If you weren’t doing remote meetings before you are definitely noticing that this is likely to be a permanent part of how everyone works. If you were one of those who was already experienced you may need some patience while the rest of your colleagues catch up to your proficiency.
Either way the three articles which follow present some of the best practices we have seen from our friends and clients adopt across many verticals and geographic areas. The first article covers setting up your virtual office, the second article deals with the “rules of engagement” when managing remote meetings and the third instalment covers remote team management.
Note we do not have any affiliate relationship with any product, company or service we mention below.
PART ONE: THE VIRTUAL OFFICE SETUP
Too often, home offices have been rapidly put together without much forethought. A few simple changes can enhance the experience for everyone. In order to optimize your (video conferencing focused) workspace we recommend the following guidelines.
- Make sure you have a consistent broadband internet connection. Often wifi can be affected by people moving between you and your modem so if you are having intermittent problems consider either using your ethernet cable directly or a signal booster to mitigate interference.
- Use a headset and microphone. Your built-in microphone is usually not good enough to prevent echo and background noises and if you have ever felt that a day of video conferencing leaves you more tired that being at the office, it could be because you are straining to listen. In addition, a headset will help you focus and be more present. First prize is for a headset with a boom style microphone (so that you sound good all the time to others) and some form of active noise cancelling. We are partial to the Jabra 75 but any device that works and fits within your budget will be an improvement on your laptop or desktop factory sound.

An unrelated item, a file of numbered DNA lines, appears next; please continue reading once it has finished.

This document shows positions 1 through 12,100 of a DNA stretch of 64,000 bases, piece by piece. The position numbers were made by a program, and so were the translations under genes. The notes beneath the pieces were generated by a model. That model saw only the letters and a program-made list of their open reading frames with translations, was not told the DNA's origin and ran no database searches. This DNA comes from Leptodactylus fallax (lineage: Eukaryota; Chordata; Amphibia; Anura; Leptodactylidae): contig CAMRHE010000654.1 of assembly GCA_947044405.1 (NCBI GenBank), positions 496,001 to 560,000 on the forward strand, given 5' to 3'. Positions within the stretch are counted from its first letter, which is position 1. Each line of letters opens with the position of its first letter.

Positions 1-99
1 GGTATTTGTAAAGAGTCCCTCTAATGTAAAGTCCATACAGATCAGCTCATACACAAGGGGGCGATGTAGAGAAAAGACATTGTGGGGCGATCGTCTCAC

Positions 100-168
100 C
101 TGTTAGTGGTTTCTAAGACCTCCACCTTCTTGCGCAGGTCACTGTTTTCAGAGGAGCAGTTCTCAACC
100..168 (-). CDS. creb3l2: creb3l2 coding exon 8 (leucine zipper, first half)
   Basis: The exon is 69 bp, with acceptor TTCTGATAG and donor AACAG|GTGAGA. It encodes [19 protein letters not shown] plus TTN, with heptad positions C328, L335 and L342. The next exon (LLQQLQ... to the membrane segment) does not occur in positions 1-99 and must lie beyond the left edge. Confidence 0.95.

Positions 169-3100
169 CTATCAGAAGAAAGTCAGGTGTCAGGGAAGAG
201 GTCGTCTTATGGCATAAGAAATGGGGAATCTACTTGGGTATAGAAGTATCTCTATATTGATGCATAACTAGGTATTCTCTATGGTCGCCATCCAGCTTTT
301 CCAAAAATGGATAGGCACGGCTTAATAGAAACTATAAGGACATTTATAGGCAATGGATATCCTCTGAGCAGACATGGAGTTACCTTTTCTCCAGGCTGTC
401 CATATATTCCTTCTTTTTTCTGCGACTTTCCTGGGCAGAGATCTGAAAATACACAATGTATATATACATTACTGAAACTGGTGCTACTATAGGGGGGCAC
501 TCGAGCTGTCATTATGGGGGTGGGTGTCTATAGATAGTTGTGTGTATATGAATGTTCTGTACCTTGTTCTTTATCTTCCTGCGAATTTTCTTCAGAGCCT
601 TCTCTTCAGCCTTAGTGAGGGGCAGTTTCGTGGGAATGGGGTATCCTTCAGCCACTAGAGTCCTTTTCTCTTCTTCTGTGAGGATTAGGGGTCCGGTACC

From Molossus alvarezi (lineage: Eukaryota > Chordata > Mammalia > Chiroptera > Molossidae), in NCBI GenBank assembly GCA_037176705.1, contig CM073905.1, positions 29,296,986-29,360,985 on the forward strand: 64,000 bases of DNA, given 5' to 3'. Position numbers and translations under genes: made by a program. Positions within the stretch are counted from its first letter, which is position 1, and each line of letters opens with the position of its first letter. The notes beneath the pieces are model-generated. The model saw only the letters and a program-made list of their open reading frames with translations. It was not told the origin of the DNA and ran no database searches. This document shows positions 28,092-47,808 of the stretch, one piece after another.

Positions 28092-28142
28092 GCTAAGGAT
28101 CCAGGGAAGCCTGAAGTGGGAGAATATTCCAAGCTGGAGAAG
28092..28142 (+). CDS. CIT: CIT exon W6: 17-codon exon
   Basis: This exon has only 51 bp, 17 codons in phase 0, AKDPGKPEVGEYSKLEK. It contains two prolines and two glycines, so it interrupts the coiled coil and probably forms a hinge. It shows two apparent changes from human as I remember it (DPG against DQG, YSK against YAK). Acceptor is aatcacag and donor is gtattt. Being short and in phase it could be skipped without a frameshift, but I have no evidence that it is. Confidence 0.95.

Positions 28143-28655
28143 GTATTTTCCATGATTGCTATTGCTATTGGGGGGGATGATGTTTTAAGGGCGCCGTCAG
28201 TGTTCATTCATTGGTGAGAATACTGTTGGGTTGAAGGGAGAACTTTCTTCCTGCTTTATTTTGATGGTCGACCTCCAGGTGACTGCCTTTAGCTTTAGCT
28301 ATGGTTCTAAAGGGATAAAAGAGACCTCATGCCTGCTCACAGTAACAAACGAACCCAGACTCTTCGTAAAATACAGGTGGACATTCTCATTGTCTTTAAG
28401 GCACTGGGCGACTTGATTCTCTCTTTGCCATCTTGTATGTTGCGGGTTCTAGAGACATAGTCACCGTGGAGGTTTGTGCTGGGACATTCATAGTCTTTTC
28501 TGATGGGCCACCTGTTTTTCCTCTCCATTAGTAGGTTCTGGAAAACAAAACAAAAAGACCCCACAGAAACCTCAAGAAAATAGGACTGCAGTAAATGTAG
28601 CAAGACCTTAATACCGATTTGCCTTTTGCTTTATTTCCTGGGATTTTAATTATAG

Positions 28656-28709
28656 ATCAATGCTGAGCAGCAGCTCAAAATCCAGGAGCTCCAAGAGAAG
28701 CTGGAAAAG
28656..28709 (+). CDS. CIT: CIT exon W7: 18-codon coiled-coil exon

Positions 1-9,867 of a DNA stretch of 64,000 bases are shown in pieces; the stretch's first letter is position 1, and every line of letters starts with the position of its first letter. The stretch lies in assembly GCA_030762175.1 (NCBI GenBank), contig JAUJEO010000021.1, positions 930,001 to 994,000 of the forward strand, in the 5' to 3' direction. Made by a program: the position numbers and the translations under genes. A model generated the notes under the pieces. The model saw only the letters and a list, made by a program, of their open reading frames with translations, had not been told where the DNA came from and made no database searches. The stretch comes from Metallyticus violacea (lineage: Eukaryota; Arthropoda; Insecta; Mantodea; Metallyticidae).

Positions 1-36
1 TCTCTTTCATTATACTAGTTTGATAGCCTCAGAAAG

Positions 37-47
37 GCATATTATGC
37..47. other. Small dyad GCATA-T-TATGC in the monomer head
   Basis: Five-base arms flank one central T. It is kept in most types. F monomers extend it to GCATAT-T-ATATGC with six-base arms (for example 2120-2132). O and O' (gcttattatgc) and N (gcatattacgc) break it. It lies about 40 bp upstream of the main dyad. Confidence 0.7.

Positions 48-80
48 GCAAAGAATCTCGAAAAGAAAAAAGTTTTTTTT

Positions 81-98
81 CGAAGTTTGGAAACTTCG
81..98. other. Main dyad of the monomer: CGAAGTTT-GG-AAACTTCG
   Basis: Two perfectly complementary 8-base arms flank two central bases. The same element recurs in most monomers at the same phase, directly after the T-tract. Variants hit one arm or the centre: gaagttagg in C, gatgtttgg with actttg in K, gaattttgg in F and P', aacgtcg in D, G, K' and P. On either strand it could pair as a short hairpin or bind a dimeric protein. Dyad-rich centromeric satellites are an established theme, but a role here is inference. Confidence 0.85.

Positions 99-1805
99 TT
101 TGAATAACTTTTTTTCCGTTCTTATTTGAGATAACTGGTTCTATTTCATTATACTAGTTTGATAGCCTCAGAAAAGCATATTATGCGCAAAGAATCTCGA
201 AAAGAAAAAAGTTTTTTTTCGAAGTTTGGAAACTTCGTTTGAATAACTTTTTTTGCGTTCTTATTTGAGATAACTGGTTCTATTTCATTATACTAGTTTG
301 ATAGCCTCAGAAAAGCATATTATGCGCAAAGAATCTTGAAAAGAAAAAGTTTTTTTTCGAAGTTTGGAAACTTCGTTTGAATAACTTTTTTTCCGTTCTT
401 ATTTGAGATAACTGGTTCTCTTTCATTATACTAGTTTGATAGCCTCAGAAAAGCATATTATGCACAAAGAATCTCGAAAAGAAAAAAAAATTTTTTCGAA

- Set the rules of engagement with your family and friends. Whether it is a homemade do-not-disturb hotel style door hanger or a more sophisticated privacy sign, make sure you have agreement as to when it is OK to be disturbed and when you need privacy.
- Have a privacy slide for your camera. While we are generally not conspiracy theorists, why take the chance? Simply slide the cover over when not in use or when you need to stand up and walk around during a call so as not to distract others. Just remember to open the slide and keep your camera on when you are back online, no-one really wants to look at your initials during a video conference, otherwise it may as well be a phone conference. Up to 86% of communication is facial expressions and body language, why diminish this further? Having your camera on will also mitigate the tendency to zone out.
- Your phone or laptop camera is usually of good enough quality out of the box but what you may not have taken into consideration is the lighting. Background lighting that is too bright darkens your face and makes it appear as though you have entered a witness protection program. Ensure you have consistent lighting for both your visage and the surrounding areas. This is particularly important if you are using one of the virtual backgrounds many video conferencing applications offer as differential lighting creates a distorted look. When in doubt, go towards the light!
- Take the time ahead of the meeting to make sure you appear in the middle of the camera frame with a typical shoulder and head view. Align your camera at eye level, so that it does not appear as if you are looking down or are floating in the sky or even worse that your head is chopped off half way.
- Speaking of backgrounds, while the view of a tropical beach behind you or a New York penthouse outlook may be fun, you are missing an opportunity to create what we term the “red-carpet” look. If you ever notice celebrities walking the red carpet, whenever they reach a banner background they stop for photos. Have your virtual background be your banner that reflects your company logo, sponsor or branding, it is far more professional in our opinion.
For advanced users - knowing how to navigate around multiple online platforms, having dual screens, breakout rooms, white boards and learning various keyboard shortcuts appropriate for each app will maximize your productivity.
Would love to hear about any other hacks you have developed that we can share with our friends and colleagues. Part Two will cover the "rules of engagement" for when you have to manage your remote team.